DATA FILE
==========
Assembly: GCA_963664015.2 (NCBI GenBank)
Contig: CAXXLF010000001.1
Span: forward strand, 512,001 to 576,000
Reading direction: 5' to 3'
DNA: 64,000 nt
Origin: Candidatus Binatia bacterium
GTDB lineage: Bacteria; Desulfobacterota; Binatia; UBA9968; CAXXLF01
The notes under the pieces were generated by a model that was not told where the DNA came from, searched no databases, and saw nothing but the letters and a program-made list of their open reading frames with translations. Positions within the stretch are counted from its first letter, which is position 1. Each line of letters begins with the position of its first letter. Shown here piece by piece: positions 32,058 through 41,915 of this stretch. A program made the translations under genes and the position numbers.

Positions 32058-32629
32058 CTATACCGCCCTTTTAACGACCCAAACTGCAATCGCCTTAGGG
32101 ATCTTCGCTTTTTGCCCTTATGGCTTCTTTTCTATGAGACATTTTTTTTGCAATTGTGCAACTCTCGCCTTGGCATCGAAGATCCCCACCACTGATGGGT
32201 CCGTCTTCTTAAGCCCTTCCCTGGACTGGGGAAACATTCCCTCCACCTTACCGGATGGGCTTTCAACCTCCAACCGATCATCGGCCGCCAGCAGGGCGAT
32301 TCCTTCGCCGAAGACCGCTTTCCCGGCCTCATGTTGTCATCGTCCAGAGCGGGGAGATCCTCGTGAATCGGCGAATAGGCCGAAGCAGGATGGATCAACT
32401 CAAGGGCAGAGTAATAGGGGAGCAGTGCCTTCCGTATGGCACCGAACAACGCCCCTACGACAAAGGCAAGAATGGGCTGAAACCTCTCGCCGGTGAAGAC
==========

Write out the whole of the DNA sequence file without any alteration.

Assembly: GCA_963664015.2 (NCBI GenBank)
Contig: CAXXLF010000001.1
Span: forward strand, 512,001 to 576,000
Reading direction: 5' to 3'
DNA: 64,000 nt
Origin: Candidatus Binatia bacterium
GTDB lineage: Bacteria; Desulfobacterota; Binatia; UBA9968; CAXXLF01
The notes under the pieces were generated by a model that was not told where the DNA came from, searched no databases, and saw nothing but the letters and a program-made list of their open reading frames with translations. Positions within the stretch are counted from its first letter, which is position 1. Each line of letters begins with the position of its first letter. Shown here piece by piece: positions 32,058 through 41,915 of this stretch. A program made the translations under genes and the position numbers.

Positions 32058-32629
32058 CTATACCGCCCTTTTAACGACCCAAACTGCAATCGCCTTAGGG
32101 ATCTTCGCTTTTTGCCCTTATGGCTTCTTTTCTATGAGACATTTTTTTTGCAATTGTGCAACTCTCGCCTTGGCATCGAAGATCCCCACCACTGATGGGT
32201 CCGTCTTCTTAAGCCCTTCCCTGGACTGGGGAAACATTCCCTCCACCTTACCGGATGGGCTTTCAACCTCCAACCGATCATCGGCCGCCAGCAGGGCGAT
32301 TCCTTCGCCGAAGACCGCTTTCCCGGCCTCATGTTGTCATCGTCCAGAGCGGGGAGATCCTCGTGAATCGGCGAATAGGCCGAAGCAGGATGGATCAACT
32401 CAAGGGCAGAGTAATAGGGGAGCAGTGCCTTCCGTATGGCACCGAACAACGCCCCTACGACAAAGGCAAGAATGGGCTGAAACCTCTCGCCGGTGAAGAC